Ross mistakenly votes against his own drink drive legislation

After FF abstains, Bill to impose mandatory ban for drink driving goes to next stage

 Minister for Transport Shane Ross who voted in error against his own Road Traffic Bill. Photograph: Collins

Minister for Transport Shane Ross who voted in error against his own Road Traffic Bill. Photograph: Collins

 

Minister for Transport Shane Ross voted against his own controversial road safety legislation in the Dáil yesterday when he mistakenly pressed the red button rather than green.

His error was corrected on the floor of the chamber after the vote but Independent TD Mattie McGrath attempted to prevent the correction.

The Tipperary TD went over to the Minister to shake his hand after it emerged he had inadvertently voted with the Opposition.

The Government won by 85 votes to 8 with 37 abstentions.

Fianna Fáil abstained in the vote.

Mr McGrath and a number of Independent and rural TDs opposed the Road Traffic (Amendment) Bill because they claimed it further undermined rural areas which have already been severely challenged economically.

The legislation removes the sanction of receiving penalty points for a first drink driving offences and replaces it with a mandatory driving ban.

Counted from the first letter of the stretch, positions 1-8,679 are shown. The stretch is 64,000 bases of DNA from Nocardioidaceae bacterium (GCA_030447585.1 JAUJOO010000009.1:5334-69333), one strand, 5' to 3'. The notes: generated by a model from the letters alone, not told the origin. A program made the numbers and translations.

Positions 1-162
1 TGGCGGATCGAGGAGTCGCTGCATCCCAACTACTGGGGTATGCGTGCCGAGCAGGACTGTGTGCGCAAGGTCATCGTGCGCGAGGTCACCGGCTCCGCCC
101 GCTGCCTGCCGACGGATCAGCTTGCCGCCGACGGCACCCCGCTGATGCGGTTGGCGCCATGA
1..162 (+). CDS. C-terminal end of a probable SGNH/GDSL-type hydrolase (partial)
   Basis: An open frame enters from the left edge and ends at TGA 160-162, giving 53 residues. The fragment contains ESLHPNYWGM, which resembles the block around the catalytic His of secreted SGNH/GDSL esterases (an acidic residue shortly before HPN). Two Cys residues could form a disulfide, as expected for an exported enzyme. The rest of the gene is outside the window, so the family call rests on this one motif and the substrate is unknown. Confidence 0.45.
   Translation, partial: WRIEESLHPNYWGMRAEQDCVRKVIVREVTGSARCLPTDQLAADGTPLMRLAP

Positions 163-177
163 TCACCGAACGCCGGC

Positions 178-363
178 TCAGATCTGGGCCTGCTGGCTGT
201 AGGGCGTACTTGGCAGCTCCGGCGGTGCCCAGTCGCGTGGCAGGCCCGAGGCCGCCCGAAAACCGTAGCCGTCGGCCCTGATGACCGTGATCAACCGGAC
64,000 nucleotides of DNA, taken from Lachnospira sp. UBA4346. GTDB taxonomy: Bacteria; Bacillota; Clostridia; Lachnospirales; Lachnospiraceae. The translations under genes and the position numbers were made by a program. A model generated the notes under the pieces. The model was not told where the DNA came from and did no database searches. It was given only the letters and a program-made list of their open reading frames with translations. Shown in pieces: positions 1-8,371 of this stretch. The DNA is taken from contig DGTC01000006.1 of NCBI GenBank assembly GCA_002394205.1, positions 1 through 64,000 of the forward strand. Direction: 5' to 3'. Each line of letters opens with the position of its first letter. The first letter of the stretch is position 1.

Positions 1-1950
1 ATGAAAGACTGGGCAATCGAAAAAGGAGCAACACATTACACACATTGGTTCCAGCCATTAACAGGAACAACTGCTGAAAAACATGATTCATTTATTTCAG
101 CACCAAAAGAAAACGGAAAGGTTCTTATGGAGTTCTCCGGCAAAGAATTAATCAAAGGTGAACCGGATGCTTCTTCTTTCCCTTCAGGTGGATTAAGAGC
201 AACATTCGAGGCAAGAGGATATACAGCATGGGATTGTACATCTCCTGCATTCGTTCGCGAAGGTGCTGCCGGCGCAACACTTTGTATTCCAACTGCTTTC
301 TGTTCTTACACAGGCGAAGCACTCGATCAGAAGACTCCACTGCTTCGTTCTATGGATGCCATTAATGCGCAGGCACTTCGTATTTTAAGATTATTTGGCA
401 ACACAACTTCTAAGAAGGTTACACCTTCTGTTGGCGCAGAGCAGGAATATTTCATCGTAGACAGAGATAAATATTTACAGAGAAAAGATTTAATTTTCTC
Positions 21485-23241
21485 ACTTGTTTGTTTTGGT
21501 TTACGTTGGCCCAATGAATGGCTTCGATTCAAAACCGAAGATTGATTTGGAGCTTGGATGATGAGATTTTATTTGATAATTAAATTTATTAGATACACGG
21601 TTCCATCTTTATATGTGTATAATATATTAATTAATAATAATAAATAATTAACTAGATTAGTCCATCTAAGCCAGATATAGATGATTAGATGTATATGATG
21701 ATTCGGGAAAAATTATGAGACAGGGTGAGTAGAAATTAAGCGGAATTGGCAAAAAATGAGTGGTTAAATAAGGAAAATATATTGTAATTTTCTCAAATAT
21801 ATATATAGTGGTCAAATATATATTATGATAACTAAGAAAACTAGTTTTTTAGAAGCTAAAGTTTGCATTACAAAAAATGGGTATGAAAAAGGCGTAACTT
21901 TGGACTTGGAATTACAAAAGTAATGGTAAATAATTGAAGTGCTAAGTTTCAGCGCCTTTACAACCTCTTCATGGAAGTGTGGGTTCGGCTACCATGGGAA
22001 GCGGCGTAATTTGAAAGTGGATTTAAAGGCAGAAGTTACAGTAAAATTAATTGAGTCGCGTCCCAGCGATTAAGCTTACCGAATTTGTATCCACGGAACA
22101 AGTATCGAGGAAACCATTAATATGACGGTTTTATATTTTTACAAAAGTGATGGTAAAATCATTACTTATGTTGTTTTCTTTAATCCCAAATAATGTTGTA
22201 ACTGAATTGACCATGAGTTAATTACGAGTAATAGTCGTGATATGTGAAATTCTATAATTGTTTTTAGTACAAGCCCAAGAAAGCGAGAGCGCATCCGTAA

Currently first time offenders who have blood alcohol levels of above 50mg/l00 ml receive penalty points and a fine.

The Bill, when amended, will also allow gardaí to seize a vehicle driven by an unaccompanied learner driver.

When the vote was called the Leas Cheann Comhairle Pat ‘The Cope’ Gallagher asked those who opposed the legislation to stand.

A vote can only be taken if 10 or more TDs oppose the Bill.

There was sufficient opposition for the vote to go ahead but eight TDs voted against it including Mr McGrath, Kerry TDs Danny and Michael Healy-Rae, Independents4Change TDs Clare Daly and Mick Wallace, and Independents Michael Fitzmaurice, Michael Collins and Michael Lowry.

During the ongoing second stage debate which concluded on Wednesday night Ms Daly said penalties should be proportionate.

Mr Fitzmaurice suggested learner drivers could do intensive training “two, three or four days - whatever it takes - or two weekends? There would be someone there to provide a certificate stating that while the person has a learner permit, he or she has gone through a certain amount of intensive training and is fit to drive on the road until he or she gets to do the test, given the current waiting lists”.

The second stage of the legislation having received majority support, the Bill now goes to committee for debate on amendments.